As Hurricane Florence approached the Eastern seaboard Sept. 12, approximately 80 people gathered at St. Mark in Fallston to pray an emergency rosary.
Their concern was the inaugural “Faith Fest Maryland” Sept. 16, which had an estimated 2,000 registrants.
The event, of course, commenced under beautiful blue skies.
Live music filled the afternoon, which was sponsored by the 11 parishes in the “Harford” region. Families spread blankets and lawn chairs to hear Catholic musical artists such as Ike Ndolo, Josh Blakesley and Maggie Padgett. The kid zone featured moon bounces, an obstacle course, a rock wall, a zip line, a petting zoo and the “Dunk a Seminarian” booth.
The offerings included worship, a model depicting Jerusalem at the time of Jesus, a place to record personal faith stories and more.
One tent was solely dedicated to family blessings from area deacons.
“This is an opportunity for them,” said Deacon Jim Sullivan of St. Francis de Sales in Abingdon, adding that families who often go to Mass rarely receive a personal blessing. “This is what (Faith Fest) is all about.
“I’ve blessed I don’t know how many families today. … It’s a nice feeling for all of us deacons, and I hope it’s a nice feeling for the people.”
The Harford-area deacons also staffed the adoration tent and the rosary tent, where a rosary was prayed every half hour.
Saintly and biblical encounters
Volunteers dressed as saints and biblical figures mingled with festival-goers. Among them were Joseph and a pregnant Mary, played by David Sanborn, the youth minister at St. Ignatius in Hickory, and his wife, Victoria.
“She was conveniently pregnant,” David said of his wife. “It’s really important for everyone, especially children, to understand that Mary and Joseph were flesh and bones, they’re not just icons.”
As Victoria/Mary walked and worked up an appetite (which her husband satisfied with a basket of fries), she said her appreciation for Mary has grown.
Children participated in the “Saint Hunt,” searching for clues to match with a saint’s name, each a patron of the local parishes.
Spreading the word
In addition to the sponsoring parishes and outreaches such as Birthright Pregnancy Center of Bel Air, tented informational booths featured religious women such as the Mission Helpers of the Sacred Heart and the Little Sisters of the Poor.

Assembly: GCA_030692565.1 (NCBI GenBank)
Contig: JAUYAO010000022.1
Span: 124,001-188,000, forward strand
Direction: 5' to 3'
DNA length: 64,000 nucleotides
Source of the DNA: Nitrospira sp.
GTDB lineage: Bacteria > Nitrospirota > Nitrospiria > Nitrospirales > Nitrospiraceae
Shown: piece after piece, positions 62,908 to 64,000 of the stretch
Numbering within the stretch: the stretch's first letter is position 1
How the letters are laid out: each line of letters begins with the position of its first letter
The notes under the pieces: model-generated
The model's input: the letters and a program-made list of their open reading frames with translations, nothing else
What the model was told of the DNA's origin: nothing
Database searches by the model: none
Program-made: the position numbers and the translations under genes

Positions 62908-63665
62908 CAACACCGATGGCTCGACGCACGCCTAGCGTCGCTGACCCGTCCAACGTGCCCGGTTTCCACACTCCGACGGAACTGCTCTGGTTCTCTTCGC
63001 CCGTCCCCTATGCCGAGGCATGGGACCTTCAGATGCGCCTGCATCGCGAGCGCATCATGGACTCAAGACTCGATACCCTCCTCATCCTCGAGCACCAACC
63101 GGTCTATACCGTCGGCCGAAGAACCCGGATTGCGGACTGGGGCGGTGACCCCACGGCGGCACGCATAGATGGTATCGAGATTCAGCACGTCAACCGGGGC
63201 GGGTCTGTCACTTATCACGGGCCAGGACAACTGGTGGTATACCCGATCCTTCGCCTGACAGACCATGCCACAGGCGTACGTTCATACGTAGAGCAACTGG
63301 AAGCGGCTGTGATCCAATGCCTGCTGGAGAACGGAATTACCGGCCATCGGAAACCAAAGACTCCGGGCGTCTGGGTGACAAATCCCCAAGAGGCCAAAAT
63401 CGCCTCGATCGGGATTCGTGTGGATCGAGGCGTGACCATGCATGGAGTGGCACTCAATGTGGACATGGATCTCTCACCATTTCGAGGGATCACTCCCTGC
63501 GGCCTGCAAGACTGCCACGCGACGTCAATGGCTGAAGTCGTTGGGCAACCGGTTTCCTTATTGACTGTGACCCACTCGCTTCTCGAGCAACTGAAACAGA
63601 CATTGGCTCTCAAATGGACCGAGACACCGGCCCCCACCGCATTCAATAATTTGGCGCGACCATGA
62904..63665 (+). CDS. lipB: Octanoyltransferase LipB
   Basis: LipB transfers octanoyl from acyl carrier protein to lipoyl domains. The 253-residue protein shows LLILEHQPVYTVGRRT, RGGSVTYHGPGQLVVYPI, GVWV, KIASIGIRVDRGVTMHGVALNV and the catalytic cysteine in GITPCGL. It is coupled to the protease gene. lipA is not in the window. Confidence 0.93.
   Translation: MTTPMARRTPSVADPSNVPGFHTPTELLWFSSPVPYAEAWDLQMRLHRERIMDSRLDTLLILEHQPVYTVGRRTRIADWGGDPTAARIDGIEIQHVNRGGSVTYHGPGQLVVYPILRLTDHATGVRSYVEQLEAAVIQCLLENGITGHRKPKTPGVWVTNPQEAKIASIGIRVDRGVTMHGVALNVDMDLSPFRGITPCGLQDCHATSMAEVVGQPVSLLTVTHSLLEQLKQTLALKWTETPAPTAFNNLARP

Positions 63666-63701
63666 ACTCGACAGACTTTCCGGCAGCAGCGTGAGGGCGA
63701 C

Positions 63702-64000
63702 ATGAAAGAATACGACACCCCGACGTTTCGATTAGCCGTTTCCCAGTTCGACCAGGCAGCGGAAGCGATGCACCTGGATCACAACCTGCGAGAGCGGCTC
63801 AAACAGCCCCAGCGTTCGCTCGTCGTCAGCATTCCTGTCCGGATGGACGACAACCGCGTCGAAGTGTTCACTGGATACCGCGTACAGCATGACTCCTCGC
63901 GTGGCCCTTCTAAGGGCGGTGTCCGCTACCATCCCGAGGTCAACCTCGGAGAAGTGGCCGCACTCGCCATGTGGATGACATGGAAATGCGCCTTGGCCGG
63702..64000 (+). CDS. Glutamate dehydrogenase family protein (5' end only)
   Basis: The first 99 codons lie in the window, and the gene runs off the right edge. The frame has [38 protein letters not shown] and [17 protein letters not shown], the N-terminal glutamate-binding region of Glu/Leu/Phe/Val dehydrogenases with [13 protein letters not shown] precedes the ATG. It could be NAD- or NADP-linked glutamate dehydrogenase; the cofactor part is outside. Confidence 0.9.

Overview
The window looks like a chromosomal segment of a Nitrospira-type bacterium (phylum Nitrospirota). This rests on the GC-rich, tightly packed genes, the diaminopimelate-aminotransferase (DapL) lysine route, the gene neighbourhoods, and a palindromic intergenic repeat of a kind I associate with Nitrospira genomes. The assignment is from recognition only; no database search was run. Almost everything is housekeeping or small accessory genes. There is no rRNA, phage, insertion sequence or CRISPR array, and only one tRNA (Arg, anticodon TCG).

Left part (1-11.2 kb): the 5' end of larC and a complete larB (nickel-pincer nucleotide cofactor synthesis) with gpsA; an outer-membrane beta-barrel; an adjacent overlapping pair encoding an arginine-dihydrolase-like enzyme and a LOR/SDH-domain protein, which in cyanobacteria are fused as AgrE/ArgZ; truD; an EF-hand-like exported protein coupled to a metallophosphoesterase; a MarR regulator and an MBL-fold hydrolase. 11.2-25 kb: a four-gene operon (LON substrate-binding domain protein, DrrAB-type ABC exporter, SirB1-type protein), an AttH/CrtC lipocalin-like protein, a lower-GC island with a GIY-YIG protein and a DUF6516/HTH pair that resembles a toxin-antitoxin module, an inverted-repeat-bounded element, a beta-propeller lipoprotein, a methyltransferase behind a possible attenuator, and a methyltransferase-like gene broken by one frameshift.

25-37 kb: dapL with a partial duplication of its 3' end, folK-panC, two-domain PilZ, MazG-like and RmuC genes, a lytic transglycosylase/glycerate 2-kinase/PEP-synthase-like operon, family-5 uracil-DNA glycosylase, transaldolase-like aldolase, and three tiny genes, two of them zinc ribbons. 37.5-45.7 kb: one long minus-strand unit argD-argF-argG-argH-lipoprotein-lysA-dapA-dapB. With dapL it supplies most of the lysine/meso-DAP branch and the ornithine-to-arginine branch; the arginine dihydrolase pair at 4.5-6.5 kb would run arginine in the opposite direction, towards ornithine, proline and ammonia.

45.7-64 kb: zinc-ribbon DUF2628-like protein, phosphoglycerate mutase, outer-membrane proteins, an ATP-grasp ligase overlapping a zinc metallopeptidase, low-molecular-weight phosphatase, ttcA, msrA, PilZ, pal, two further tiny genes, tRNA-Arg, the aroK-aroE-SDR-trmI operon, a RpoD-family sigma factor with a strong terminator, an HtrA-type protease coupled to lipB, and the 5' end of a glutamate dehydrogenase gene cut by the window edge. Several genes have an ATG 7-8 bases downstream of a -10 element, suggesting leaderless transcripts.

Sister Maria Lourdes Prieto shared the latter’s mission of caring for the elderly, specifically at the St. Martin’s Home for the Aged in Baltimore. She was able to introduce two couples who have elderly parents, and witnessed them connecting over similar situations.
“Making connections is a beautiful fruit of sharing the faith,” she said. “I’m on fire spreading the word.”
St. John the Evangelist in Long Green Valley’s booth focused on the history of the parish, which will celebrate its 200th anniversary in 2022.
The parish’s booth displayed a map of Baltimore and Harford counties, encouraging visitors to place a sticky dot where they worship, and a poster board highlighting notable parishioners, including the late Johnny Unitas, who quarterbacked the Baltimore Colts to three NFL titles.
“It tells our story,” said Richard Walter, a member of the parish’s history team and parishioner of St. John for more than 40 years. “It’s more than (just) St. John’s.”
Walter noted Maryland’s storied past for Catholics, which began with suppression until religious freedom was granted to all Christians in the state’s first constitution.
Among the photos displayed was one of religious women waiting at a stop along the Maryland and Pennsylvania, or “Ma and Pa,” Railroad. They were traveling from St. Ignatius in Hickory to St. John the Evangelist to teach at the parish’s school.
Walter built a model depicting religious women waiting at a depot that was displayed at the booth.
A new experience
After seeing advertisements for Faith Fest, Jennifer Lesko Quinton brought her six-year-old daughter, Josie, at the last minute.
“I’m always looking for fun, family, free activities to do on the weekend,” said Lesko Quinton, a parishioner of St. Joseph in Fullerton.
With the clergy sexual abuse crisis bringing a dark cloud over the church, she said it is important to continue to participate and find ways to share the faith with her daughter.
“This is why we’re Catholic,” Lesko Quinton said. “It’s not a building – it’s the people.
“We’re not changing who we are. We’re living our faith.”
She especially wanted Josie to experience a Mass different from the norm – one that was outdoors and on a large scale.
Out with a bang
Fireworks followed the concluding Mass, where Archbishop William E. Lori presided and concelebrants included Auxiliary Bishops Mark E. Brennan, Denis J. Madden and Adam J. Parker.
The archbishop asked the faithful if they had enjoyed their afternoon, and the congregation erupted in applause.
“Having a good time is only part of what you did,” the archbishop said in his homily, emphasizing the evangelization they provided. “That’s the way to keep holy the Lord’s day.”
Archbishop Lori apologized, acknowledging that the clergy sexual abuse crisis makes it difficult for parishioners to share their faith right now.
“Far from being the wrong time to celebrate our faith, this is precisely the right time to celebrate it – to make every day of our lives a faith fest until that day dawns when, as Blessed John Henry Newman said, we are ‘led out of shadows and symbols into the full light of truth,’” Archbishop Lori said.
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